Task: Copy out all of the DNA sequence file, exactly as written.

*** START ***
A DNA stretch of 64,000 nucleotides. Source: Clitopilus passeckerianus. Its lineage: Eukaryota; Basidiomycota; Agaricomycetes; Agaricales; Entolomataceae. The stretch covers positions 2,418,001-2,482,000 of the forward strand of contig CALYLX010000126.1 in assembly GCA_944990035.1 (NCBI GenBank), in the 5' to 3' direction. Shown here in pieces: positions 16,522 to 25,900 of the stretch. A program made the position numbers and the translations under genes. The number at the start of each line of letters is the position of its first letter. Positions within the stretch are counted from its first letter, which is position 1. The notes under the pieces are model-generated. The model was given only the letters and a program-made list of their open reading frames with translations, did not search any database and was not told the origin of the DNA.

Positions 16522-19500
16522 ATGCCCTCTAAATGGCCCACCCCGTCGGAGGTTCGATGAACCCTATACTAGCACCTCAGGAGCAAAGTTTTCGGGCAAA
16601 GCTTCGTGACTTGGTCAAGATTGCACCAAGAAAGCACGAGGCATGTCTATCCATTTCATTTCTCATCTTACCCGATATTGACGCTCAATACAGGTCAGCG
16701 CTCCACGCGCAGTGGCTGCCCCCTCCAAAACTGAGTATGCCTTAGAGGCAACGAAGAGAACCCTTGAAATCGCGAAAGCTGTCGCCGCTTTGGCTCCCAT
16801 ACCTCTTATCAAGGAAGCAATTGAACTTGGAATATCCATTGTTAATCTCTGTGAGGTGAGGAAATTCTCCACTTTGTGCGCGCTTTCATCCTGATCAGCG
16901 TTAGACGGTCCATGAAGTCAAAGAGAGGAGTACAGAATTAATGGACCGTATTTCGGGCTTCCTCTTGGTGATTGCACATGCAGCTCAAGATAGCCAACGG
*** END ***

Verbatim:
A DNA stretch of 64,000 nucleotides. Source: Clitopilus passeckerianus. Its lineage: Eukaryota; Basidiomycota; Agaricomycetes; Agaricales; Entolomataceae. The stretch covers positions 2,418,001-2,482,000 of the forward strand of contig CALYLX010000126.1 in assembly GCA_944990035.1 (NCBI GenBank), in the 5' to 3' direction. Shown here in pieces: positions 16,522 to 25,900 of the stretch. A program made the position numbers and the translations under genes. The number at the start of each line of letters is the position of its first letter. Positions within the stretch are counted from its first letter, which is position 1. The notes under the pieces are model-generated. The model was given only the letters and a program-made list of their open reading frames with translations, did not search any database and was not told the origin of the DNA.

Positions 16522-19500
16522 ATGCCCTCTAAATGGCCCACCCCGTCGGAGGTTCGATGAACCCTATACTAGCACCTCAGGAGCAAAGTTTTCGGGCAAA
16601 GCTTCGTGACTTGGTCAAGATTGCACCAAGAAAGCACGAGGCATGTCTATCCATTTCATTTCTCATCTTACCCGATATTGACGCTCAATACAGGTCAGCG
16701 CTCCACGCGCAGTGGCTGCCCCCTCCAAAACTGAGTATGCCTTAGAGGCAACGAAGAGAACCCTTGAAATCGCGAAAGCTGTCGCCGCTTTGGCTCCCAT
16801 ACCTCTTATCAAGGAAGCAATTGAACTTGGAATATCCATTGTTAATCTCTGTGAGGTGAGGAAATTCTCCACTTTGTGCGCGCTTTCATCCTGATCAGCG
16901 TTAGACGGTCCATGAAGTCAAAGAGAGGAGTACAGAATTAATGGACCGTATTTCGGGCTTCCTCTTGGTGATTGCACATGCAGCTCAAGATAGCCAACGG